Sneak Peek – Winter Reading Recommendations
Book #1 – The Silent Patient
Author: Alex Michaelides
Genre: Psychological thriller
The book opens with a woman’s act of violence against her husband. A superfluous part of the book starts from a plug in the protagonist’s life that revolves around his romance with his wife. The narrator is a criminal psychotherapist who volunteers to treat Alicia, who went mum after shooting her husband Gabriel, a fashion photographer, five times in the face. Alicia is a painter by profession, and her life seems to be haunted by the famous painting based on Alcestis, one of the oldest surviving plays by Euripides. The culmination of mistakes made in unprecedented circumstances leads to the loss of not one but two lives.
The finer yet essential details go unnoticed in the first read. The various elements that lead to the reasoning behind Alicia’s action are unravelled as the plot progresses. The individual chapters are like puzzle pieces that fall into place at the last chapter connecting the plot thread. Certain parts in the story seem to drag on, but they set the premise for future sub-plots. Towards the end of the book, the reasoning behind her extreme action is disentangled. The revelation of links between various characters of the story is unforeseen. The portrayal of multiple characters and their emotions in the book blows away the reader’s mind. The unique writing style makes one hang on to the cliffs and hold on till the end. The wordings of a few crucial lines and twists gives goosebumps to a reader. The tense and unthinkable plot makes it a must-read book for all the thriller lovers out there.
Personal Rating – 4.5/5
Book #2 – Tell Me Your Dreams
Author: Sidney Sheldon
Genre: Legal Story, Thriller
The plot dwells on a series of murders. One of the murders is set 13 years in past from when the story is set. The story revolves around four central characters: Ashley Patterson, Toni Prescott, Alette Peters, and Ashley’s father, Dr Stevenson. When Ashley is convicted of the murders, Dr Stevenson persuades his attorney friend David Singer to represent her. Even though he was reluctant to take up this task, David Singer has to put forward his best foot to turn the case in a favourable direction. The writer brings out the tremendous pressure on David to handle his private and professional life very well. With time and fate against them, David and his friend race to find evidence to prove Ashley’s innocence.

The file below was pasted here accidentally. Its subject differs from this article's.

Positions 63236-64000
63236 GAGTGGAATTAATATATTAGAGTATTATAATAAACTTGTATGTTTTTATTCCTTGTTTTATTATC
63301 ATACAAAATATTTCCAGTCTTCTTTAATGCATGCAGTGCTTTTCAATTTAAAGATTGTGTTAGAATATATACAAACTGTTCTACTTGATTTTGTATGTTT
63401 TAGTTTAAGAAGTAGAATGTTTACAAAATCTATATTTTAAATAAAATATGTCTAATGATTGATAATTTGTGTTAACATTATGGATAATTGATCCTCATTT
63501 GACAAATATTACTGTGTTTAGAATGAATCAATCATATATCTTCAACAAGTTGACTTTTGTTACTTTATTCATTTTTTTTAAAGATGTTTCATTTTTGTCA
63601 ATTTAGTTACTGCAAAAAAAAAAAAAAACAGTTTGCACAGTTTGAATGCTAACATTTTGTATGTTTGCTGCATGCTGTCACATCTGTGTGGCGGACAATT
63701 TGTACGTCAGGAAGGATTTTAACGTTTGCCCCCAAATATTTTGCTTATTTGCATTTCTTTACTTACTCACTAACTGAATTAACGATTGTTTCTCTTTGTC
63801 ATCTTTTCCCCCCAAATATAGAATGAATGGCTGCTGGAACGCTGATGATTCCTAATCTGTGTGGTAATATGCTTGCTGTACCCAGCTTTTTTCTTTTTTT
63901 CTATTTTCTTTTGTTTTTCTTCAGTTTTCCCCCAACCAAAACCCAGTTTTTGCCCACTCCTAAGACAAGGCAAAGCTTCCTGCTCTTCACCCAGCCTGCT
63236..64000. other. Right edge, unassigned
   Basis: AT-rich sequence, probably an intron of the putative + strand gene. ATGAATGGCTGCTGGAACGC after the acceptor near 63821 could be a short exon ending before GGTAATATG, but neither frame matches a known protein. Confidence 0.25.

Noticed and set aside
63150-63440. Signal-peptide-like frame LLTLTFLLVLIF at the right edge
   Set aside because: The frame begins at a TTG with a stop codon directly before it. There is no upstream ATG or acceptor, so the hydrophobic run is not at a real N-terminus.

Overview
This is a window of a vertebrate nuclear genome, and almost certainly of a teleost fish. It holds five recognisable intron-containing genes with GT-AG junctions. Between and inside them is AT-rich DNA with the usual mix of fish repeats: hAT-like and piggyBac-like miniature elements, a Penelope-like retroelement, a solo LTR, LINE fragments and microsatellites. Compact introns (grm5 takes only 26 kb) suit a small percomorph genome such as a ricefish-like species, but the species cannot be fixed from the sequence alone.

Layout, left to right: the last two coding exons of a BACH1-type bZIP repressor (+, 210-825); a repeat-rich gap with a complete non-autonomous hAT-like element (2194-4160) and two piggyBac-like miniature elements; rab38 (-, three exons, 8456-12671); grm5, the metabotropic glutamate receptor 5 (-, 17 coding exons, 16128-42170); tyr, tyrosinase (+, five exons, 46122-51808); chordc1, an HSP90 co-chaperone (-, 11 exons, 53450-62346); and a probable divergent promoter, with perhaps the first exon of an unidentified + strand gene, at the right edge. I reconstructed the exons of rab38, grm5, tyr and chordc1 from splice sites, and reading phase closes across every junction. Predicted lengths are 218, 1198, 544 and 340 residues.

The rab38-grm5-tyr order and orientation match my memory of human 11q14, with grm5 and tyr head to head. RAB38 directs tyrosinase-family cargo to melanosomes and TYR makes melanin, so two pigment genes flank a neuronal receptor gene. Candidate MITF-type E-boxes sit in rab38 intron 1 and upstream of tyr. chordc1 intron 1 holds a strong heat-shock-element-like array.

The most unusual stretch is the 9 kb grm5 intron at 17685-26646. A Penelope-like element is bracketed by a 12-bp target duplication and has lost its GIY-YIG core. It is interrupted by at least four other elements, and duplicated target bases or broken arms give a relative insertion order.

The elements that find Ashley guilty or innocent are well-placed and carefully structured. Specific judicial terms and proceedings get monotonous, and one loses interest there. Still, the story slowly unravels through these proceedings, and its twists and turns make for a thrilling journey. The story deals with multiple social evils like sexual abuse and the coping mechanism of the mind in that regard. The characters in the tale are well defined, and the language used is simple and elegant. The clever blend of murders and multi-personality disorder condition makes it all the reason to give it a read.
Personal Rating – 4/5
Book #3 – First Family
Author: David Baldacci
Genre: Political Drama
When a child is kidnapped from a seemingly ordinary birthday celebration at Camp David- the Presidential retreat, the nation’s security is threatened. The First Lady appoints her trusted agent to investigate the kidnapping as discreetly as possible. Sean King and Michelle Maxwell, former Secret Servant agents, reluctantly take up this task. Battling her own demons, Michelle is pushed beyond her limits to find the child. Sean and Mitchelle must work together drawing or defending the lines between a friend and foe and make decisions wisely.
I began sympathising with the characters of this book as there are so many complex emotions like hatred, love, fury involved. Specific chapters in the book describe the President’s misdeeds that make me tear up. The characters in the book have reasons to seek vengeance from their foe. I felt that the detailed descriptions of each place of action were not very clear and seemed unnecessary. The descriptions of the atmosphere and the surroundings are intended to make the actions dramatic, but it confuses the reader about where the characters are placed. It felt like the details were added to increase the book’s word count. Mentioning the turn of events through a magazine brings the culprit to justice in the end of a gripping tale.
Personal Rating – 3.5/5
This article was written by Shristi